What the county recorder has recorded on the current deed, and what the assessor has as the billing address for tax bills are two totally separate things, two totally different departments that work independent of each other. Do not assume your title is correct and in order just because you receive the tax bill in your name each year. Most counties simply send the tax bills to whomever will pay them, not caring a whole lot where the funds come from. Legal title is an entirely different matter than tax billing. You must have legal title in order to sell the property. If multiple people own a property, then they must all agree to sell the property collectively, as well as sign various types of legal paperwork, in order to legally sell it.

If you are unsure about who exactly is on the title or deed of your property, and you can’t find a copy of your deed, not to worry. Simply contact the county recorder and ask them for a copy of the most current deed of your property, and read over it to make sure it is accurate and reflects the current owner(s). If it is not correct, consider hiring a title company or real estate attorney to help address it for you.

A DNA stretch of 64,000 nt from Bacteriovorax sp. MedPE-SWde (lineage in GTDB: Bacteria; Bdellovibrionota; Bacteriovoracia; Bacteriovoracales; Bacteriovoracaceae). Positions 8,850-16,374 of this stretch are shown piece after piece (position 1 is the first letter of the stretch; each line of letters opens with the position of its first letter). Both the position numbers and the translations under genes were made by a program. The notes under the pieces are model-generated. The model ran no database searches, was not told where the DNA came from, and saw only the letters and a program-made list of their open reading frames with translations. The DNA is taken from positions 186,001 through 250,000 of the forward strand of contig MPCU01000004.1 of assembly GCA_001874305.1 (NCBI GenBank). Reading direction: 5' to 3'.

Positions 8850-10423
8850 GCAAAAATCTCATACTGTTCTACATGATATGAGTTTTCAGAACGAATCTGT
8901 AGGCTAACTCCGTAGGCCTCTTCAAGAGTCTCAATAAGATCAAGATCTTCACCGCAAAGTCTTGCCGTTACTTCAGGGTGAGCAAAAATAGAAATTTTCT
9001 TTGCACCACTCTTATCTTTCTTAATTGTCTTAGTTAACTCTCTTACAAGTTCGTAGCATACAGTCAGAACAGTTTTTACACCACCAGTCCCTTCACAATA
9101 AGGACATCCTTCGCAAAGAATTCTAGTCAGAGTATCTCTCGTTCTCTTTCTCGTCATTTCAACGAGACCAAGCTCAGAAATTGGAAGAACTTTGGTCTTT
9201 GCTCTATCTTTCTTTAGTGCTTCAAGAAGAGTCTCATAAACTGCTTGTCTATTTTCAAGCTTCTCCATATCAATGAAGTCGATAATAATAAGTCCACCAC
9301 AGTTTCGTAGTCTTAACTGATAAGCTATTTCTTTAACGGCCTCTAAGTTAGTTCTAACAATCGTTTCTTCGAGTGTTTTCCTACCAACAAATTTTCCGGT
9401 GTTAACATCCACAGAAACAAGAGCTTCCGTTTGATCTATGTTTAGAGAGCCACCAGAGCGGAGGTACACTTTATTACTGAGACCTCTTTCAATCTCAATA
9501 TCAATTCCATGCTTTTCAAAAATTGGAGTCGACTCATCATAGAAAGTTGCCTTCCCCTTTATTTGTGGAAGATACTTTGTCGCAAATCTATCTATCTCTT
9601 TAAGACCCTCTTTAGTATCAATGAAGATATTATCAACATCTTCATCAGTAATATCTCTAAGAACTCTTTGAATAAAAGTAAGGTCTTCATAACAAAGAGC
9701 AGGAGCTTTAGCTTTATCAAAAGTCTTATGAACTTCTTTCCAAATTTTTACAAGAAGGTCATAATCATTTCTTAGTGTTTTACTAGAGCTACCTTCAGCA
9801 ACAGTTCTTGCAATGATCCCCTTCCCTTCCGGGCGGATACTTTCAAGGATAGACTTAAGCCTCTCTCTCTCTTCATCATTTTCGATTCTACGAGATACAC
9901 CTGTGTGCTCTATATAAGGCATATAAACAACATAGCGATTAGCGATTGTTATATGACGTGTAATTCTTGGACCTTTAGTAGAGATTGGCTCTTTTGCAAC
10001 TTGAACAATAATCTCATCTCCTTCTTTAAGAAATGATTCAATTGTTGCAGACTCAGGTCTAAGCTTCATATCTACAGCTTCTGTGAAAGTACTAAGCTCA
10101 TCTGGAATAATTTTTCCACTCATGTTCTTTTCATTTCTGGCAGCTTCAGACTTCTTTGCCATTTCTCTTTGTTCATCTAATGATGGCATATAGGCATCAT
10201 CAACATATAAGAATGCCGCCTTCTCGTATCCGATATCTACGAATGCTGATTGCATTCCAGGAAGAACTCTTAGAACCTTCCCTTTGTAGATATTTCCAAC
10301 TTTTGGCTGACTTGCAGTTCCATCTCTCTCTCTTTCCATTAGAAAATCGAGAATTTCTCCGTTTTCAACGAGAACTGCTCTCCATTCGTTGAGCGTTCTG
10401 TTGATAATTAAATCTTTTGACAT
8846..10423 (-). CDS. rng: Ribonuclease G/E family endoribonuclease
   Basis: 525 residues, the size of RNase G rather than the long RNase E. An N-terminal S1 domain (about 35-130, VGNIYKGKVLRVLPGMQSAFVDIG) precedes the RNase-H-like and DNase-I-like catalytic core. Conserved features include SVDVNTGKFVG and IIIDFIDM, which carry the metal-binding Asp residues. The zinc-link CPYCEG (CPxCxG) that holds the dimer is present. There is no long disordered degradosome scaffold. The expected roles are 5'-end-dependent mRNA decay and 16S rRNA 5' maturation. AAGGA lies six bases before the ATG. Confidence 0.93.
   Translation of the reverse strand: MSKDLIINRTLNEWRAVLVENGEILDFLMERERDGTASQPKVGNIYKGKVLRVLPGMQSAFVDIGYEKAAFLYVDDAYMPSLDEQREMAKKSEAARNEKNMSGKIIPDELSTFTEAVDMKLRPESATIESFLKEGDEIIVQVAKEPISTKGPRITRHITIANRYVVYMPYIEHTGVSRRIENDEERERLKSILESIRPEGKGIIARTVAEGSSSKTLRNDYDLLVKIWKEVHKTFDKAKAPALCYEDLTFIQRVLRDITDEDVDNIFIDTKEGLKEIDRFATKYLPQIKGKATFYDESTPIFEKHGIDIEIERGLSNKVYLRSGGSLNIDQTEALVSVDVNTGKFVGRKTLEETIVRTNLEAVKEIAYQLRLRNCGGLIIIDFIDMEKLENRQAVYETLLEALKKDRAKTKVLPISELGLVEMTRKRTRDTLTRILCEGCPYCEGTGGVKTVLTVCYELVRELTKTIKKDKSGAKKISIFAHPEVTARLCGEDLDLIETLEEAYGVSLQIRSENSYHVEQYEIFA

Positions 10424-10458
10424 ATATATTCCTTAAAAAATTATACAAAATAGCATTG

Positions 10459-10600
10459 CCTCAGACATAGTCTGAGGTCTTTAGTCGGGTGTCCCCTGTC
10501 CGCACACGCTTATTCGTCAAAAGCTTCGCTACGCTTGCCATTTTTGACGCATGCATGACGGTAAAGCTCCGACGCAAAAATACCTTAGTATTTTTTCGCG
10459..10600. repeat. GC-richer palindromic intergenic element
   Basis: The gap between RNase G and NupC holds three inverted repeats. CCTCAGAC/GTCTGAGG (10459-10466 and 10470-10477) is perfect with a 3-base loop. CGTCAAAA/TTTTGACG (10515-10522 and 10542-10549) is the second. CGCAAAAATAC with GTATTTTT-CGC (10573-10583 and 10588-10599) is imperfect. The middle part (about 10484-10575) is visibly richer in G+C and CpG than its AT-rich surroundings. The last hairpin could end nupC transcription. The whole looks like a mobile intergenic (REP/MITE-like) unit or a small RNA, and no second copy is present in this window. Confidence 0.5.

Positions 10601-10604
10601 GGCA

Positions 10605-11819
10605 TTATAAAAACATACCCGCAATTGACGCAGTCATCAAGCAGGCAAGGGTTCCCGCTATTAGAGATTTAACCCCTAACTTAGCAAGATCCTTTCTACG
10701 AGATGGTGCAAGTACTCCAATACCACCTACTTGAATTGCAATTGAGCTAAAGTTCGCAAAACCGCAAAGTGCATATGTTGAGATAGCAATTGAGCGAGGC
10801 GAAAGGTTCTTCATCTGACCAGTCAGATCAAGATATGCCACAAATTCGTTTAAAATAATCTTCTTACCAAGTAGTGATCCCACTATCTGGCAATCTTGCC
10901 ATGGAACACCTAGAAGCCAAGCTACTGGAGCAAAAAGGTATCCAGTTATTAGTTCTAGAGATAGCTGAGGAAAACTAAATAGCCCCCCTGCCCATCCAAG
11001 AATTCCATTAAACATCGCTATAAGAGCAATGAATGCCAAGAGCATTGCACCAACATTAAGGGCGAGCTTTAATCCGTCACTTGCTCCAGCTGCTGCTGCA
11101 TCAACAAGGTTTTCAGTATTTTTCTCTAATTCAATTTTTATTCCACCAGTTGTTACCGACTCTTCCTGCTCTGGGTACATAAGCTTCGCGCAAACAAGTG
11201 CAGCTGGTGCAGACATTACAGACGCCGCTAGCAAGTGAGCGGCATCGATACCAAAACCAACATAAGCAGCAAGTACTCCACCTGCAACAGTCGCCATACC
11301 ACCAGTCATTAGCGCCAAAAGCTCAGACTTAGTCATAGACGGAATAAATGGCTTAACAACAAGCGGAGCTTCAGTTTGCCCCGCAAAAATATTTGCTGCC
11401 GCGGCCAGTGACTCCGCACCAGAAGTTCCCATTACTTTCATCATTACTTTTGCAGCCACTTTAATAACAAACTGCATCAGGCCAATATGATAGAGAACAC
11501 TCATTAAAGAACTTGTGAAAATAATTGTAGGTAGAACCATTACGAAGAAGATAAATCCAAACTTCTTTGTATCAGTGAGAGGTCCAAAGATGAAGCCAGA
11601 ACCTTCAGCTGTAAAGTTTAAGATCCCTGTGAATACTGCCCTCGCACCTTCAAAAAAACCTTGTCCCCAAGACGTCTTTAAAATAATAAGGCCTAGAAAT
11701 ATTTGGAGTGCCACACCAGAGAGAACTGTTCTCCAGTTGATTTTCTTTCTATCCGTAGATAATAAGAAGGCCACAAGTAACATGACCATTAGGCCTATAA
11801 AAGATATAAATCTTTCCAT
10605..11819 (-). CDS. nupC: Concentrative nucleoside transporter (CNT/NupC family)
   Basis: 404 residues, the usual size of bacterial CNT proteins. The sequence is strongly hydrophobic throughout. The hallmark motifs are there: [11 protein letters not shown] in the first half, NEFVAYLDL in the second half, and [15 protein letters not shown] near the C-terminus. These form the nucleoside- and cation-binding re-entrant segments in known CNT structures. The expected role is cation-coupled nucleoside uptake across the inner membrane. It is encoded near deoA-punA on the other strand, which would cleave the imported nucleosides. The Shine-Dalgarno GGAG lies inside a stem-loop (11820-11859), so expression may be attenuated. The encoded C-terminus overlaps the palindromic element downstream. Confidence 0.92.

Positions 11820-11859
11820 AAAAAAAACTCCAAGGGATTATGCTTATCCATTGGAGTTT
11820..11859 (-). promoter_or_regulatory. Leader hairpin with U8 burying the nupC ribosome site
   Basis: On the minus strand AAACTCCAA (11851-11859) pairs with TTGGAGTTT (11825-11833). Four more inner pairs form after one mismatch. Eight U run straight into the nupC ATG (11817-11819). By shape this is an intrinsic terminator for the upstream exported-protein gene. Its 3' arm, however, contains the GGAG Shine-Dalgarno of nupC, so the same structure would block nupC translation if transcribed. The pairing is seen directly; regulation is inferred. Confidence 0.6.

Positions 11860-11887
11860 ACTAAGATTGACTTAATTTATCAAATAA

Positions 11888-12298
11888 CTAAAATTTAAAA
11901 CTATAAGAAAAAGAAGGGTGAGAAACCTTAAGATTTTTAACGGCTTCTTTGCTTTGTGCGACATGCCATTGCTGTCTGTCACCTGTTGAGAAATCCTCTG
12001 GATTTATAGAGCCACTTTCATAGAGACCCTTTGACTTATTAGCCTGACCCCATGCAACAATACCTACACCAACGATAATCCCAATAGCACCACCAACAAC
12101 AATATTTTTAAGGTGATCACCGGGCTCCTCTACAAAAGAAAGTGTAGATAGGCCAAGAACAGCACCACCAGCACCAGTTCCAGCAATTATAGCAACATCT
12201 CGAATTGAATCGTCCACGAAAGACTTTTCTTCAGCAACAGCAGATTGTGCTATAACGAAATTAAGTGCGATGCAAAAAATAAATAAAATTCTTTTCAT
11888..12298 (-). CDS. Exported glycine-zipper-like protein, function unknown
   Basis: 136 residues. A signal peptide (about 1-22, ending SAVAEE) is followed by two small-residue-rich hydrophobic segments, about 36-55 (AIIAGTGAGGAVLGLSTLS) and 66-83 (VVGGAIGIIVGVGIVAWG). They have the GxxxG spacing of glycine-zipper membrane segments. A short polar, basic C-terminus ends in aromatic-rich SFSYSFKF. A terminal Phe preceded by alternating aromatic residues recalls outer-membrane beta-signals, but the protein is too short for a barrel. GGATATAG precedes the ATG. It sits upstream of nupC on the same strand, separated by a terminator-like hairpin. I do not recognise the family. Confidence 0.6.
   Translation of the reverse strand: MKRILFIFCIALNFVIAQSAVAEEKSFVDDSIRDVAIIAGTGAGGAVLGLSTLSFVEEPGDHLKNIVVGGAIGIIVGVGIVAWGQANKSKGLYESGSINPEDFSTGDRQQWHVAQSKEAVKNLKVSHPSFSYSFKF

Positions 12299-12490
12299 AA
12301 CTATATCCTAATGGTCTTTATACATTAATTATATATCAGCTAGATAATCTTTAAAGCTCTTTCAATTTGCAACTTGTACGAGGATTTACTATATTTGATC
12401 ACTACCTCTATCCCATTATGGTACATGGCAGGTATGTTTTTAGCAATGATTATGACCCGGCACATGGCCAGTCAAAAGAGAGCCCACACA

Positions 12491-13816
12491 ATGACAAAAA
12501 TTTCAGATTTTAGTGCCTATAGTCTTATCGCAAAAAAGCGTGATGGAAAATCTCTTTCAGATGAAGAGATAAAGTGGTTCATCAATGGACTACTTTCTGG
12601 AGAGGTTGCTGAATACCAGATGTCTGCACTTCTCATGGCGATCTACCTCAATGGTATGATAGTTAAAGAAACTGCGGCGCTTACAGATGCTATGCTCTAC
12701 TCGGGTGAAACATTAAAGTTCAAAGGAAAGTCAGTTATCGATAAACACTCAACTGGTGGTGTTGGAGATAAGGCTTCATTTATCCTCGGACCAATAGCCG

One of the benefits of working with Land Pearl Ventures is that we will usually perform some sort of informal, surface level title research on the county level, and then later hire a title company to perform much deeper title research/abstract work, to ensure the title is correct and that the transaction is closed properly and legally. One of these two checks, especially the title company’s work, will usually uncover any sort of title issues that may need to be addressed before a closing takes place. The vast majority of properties we purchase have no title issues, but occasionally there may be property titles that need to be fixed before a closing can take place.

Purchase and Sell Agreement (AKA Real Estate Contract)